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AFIMSC provides AF with innovative post-COVID workspace options

Telework Space Optimization

The Air Force Installation and Mission Support Center is developing new business intelligence tools to help the Air Force optimize post-COVID telework operations across the enterprise. AFIMSC will pursue two pilot studies, one at Luke AFB, Arizona, and the other at Scott AFB, Illinois, to assess the real-world feasibility of telework effectiveness and cost savings. (Courtesy image)

JOINT BASE SAN ANTONIO-LACKLAND, Texas – The Air Force Installation and Mission Support Center is providing the Air Force with innovative solutions for teleworking in the wake of the global COVID-19 pandemic.

Members of the Air Force Civil Engineer Center and the AFIMSC Ventures innovation office are working together to develop a viable plan that will optimize telework operations for the workforce.

The team delivered a proposed strategy to Air Force Vice Chief of Staff Gen. Stephen Wilson during a briefing July 22. The proposal supports the Air Force’s Infrastructure Investment Strategy by contributing to the five-percent demolition goal for existing infrastructure.

A recent study showed that “while there are substantial up-front costs to renovate, consolidate and demolish facilities, in the long-term, the Air Force could save up to $90 million annually in facility sustainment costs like custodial services and utilities,” said Marc Vandeveer, AFIMSC Chief Innovation Officer.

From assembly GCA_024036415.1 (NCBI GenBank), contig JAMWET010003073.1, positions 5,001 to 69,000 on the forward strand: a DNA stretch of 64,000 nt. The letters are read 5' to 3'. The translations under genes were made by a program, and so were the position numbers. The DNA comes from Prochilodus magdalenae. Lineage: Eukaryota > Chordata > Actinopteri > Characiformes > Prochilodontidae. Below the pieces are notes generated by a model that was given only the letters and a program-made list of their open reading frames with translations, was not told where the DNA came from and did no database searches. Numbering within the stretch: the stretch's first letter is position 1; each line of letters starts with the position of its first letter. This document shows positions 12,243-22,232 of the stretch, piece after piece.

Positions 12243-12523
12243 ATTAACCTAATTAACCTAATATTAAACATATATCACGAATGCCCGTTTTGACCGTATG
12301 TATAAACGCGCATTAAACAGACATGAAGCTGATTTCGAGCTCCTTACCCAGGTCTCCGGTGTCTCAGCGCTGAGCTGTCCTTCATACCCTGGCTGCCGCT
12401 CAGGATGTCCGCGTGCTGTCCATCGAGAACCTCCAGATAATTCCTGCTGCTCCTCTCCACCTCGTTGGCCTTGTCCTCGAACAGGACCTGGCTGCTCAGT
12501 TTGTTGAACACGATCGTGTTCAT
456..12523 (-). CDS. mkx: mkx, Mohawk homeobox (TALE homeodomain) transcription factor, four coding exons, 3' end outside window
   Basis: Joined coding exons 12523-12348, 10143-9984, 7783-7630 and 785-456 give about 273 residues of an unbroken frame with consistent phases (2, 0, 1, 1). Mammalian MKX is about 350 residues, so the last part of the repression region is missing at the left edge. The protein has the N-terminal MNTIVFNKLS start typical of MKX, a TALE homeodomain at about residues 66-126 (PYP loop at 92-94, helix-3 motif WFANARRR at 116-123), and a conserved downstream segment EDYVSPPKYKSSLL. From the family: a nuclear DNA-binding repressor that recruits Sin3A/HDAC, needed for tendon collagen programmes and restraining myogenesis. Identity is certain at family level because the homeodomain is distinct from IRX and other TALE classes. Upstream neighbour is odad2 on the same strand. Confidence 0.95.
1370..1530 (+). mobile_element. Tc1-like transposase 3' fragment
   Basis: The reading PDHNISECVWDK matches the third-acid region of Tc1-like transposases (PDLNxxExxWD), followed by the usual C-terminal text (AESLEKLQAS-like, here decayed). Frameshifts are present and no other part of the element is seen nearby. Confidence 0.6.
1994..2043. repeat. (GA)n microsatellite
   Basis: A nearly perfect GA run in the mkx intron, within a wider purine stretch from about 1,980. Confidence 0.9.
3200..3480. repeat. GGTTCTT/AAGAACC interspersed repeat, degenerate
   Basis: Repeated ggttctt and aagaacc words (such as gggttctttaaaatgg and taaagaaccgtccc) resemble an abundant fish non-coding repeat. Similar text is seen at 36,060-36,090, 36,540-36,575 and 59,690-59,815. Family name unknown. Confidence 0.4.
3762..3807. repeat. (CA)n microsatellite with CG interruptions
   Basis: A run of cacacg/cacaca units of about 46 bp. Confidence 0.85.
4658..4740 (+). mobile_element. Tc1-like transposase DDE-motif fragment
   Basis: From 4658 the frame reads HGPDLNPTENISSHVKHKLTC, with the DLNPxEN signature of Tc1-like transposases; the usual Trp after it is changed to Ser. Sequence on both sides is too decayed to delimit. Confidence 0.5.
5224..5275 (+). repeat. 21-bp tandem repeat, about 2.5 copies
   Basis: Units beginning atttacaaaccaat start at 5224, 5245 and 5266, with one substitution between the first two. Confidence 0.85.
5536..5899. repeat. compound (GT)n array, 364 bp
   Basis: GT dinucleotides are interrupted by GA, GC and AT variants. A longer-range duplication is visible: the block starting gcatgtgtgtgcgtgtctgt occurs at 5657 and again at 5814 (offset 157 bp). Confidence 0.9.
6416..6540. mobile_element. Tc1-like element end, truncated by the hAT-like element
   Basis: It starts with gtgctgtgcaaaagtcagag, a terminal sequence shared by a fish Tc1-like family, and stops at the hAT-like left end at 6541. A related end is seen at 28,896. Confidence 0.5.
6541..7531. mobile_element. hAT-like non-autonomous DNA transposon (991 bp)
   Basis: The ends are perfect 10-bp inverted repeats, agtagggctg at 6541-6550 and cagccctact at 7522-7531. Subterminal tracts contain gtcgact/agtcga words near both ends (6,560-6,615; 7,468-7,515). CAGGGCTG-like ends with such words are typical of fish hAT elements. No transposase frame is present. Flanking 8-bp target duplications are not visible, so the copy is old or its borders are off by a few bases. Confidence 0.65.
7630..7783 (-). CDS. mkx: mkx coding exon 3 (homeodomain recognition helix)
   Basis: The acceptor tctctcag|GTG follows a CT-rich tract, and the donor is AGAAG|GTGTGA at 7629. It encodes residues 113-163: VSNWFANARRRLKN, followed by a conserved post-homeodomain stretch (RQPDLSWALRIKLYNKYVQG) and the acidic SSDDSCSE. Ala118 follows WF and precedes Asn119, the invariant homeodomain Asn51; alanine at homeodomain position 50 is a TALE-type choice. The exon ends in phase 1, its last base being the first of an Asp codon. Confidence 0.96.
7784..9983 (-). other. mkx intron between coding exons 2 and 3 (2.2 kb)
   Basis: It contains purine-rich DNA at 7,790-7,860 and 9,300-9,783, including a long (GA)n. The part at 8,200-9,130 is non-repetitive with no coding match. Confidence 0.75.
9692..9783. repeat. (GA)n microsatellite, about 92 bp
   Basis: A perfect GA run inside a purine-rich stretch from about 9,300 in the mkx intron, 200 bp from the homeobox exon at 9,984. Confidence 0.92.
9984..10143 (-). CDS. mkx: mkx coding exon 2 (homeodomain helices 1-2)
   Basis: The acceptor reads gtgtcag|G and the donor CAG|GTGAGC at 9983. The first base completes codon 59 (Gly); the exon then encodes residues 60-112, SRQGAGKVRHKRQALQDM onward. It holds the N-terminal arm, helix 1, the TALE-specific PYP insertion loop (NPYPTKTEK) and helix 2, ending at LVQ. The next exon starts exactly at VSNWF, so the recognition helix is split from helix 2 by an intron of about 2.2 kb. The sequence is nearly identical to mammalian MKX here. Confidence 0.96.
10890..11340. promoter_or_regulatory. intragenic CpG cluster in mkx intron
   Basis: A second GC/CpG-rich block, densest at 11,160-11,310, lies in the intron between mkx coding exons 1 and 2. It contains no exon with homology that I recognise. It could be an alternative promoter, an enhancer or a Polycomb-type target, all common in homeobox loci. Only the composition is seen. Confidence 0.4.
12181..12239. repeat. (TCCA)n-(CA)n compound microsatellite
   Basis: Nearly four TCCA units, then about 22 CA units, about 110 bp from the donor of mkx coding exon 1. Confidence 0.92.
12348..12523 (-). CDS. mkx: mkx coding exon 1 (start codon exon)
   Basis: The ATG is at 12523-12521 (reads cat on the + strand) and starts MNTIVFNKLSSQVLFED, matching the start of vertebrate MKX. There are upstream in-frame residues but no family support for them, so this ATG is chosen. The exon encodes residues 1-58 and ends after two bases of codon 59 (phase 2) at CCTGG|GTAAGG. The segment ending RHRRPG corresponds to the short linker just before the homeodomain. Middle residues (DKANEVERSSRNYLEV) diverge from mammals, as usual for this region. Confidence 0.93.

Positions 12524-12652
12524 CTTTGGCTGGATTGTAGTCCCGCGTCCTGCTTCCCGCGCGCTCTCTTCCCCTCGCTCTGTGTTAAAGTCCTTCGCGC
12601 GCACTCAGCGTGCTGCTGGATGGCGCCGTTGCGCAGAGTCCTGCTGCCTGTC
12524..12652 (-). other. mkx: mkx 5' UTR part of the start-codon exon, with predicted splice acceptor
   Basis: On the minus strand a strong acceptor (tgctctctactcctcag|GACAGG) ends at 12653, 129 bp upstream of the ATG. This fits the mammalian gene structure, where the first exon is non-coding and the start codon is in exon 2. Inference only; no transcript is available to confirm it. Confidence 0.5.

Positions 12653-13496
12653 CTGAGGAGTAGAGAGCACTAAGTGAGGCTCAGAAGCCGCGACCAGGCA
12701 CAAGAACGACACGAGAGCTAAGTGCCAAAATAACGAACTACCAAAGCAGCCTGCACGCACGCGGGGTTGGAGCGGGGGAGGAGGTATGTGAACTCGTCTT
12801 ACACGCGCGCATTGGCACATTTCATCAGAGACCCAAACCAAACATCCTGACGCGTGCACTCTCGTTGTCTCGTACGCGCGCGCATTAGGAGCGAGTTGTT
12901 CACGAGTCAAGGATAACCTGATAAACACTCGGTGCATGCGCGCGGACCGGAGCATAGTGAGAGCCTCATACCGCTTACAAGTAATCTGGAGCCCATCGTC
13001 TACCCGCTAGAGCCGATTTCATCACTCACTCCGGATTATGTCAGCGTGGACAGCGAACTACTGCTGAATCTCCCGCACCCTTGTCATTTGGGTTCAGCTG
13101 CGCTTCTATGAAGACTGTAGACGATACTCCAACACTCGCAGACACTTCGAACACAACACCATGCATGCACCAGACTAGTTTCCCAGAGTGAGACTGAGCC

“We wanted to assist senior leaders in their efforts to develop innovative ways of improving efficiency in our business processes, and leveraging these innovations is one way to avoid costs,” said Neal McElhannon, AFCEC Facility Space Planning and Optimization program manager.

This is particularly true when part of the workforce works from home and occupies collaborative space when it works on site.

“Our team performed the enterprise analysis of facility space utilization to help inform in this decision-making process,” McElhannon said.

Post COVID-19, Air Force leaders are targeting 30 percent of existing administration space to be converted into telework-friendly configurations, Vandeveer added.

Using existing data on Air Force facilities and infrastructure, and new business intelligence tools developed specifically for this initiative, AFIMSC will pursue two pilot studies, one at Luke AFB, Arizona, and the other at Scott AFB, Illinois, to assess the real-world feasibility of telework effectiveness and cost savings.

Existing in a cloud environment called the VAULT at the Air Force Chief Data Office, the new tools will make it easier for the 1,000-plus accountholders to access data across the installation and mission support enterprise to help senior leaders make informed decisions about the future of the Air Force workspace, Vandeveer said.